Ramage’s Mutiny

(book 8 in Ramage series)

Author's Note

 With one exception, all the places mentioned in this story exist. The traveller will, however, look in vain for Santa Cruz on the Spanish Main. The student of naval history will be reminded of the tragedy of the Hermione . . .

 D. P. Yacht Ramage English Harbour Antigua

To my cousin Dorothy Pope with love


 The little dockyard at English Harbour was already bustling, although the sun was only just lifting over the rounded hills to the east. In the West Indies the day began at dawn so that men could do as much heavy work as possible before the sun began to scorch the energy from their bodies.

 Ramage eased himself into the rattan chair on the balcony of the Commander-in-Chief's house, glancing down warily as protesting creaks warned that termites were busily and silently chewing their way through the legs to convert the springy wood into little piles of brown powder.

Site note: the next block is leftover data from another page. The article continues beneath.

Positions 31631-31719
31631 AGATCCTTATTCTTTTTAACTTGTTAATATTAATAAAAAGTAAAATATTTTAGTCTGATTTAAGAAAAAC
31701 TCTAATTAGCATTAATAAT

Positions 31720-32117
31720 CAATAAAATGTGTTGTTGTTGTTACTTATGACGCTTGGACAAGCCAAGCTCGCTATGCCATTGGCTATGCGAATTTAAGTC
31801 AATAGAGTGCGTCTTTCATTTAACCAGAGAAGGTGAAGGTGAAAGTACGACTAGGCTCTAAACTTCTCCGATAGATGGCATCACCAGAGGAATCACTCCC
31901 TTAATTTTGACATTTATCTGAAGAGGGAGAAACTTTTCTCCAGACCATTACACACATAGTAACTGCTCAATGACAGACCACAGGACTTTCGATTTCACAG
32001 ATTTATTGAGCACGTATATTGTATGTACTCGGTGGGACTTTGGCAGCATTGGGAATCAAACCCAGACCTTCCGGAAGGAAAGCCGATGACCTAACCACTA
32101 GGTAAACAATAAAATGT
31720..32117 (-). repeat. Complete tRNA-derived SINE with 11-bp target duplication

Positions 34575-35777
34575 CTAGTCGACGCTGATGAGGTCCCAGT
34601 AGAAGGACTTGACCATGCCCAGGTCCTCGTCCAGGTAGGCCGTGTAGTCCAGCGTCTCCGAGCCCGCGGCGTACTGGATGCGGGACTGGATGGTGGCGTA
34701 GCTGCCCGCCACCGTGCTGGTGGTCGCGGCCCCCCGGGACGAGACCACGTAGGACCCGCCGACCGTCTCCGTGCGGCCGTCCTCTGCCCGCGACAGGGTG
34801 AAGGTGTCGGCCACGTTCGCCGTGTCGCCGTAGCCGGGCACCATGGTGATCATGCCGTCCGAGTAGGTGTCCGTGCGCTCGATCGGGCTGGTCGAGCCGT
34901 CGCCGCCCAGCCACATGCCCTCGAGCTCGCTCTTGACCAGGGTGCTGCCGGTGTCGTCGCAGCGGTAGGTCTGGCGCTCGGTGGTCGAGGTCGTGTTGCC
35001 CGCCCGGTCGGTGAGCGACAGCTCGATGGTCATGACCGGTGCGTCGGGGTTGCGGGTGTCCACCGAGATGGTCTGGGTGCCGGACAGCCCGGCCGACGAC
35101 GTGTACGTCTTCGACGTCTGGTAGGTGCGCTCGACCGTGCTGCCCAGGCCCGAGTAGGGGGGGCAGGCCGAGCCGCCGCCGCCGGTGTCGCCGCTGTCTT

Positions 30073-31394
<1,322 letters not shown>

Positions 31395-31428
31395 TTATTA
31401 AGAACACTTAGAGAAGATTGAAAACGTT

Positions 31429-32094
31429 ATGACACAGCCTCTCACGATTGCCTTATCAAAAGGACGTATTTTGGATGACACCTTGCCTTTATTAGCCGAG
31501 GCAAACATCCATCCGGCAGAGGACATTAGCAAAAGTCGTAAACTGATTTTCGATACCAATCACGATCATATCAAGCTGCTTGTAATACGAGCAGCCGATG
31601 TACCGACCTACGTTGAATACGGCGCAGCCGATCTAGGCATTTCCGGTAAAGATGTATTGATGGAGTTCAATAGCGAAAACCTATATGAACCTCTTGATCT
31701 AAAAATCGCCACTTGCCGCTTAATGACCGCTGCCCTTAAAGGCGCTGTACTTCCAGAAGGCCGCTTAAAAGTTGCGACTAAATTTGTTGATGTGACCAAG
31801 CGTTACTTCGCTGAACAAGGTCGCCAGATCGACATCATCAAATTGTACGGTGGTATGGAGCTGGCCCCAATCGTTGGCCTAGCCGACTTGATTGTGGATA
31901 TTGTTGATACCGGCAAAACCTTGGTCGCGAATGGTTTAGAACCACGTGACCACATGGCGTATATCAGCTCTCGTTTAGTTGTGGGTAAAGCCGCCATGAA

As he relaxed to wait for the Admiral he guessed that today Captain Ramage was far from popular with the dockyard staff. They were all well paid and provided with comfortable houses, and normally enjoyed a quiet life interrupted only twice or three times a year when a frigate came in for a self-refit, using her own seamen to do the work and relying on the dockyard staff for little more than interference.

 Now, however, the master shipwright, master attendant, storekeeper and bosun suddenly found themselves responsible for two former French frigates, seven merchantmen and a schooner, all brought into Antigua as Captain Ramage's prizes.

 They had orders from the Admiral to help commission one of the frigates within seven days, while the other - which needed careening for repairs to her bottom - had to be ready within three weeks because she was to escort the merchant ships to England. Not only that, but the Admiral was here to make sure the work was completed on time.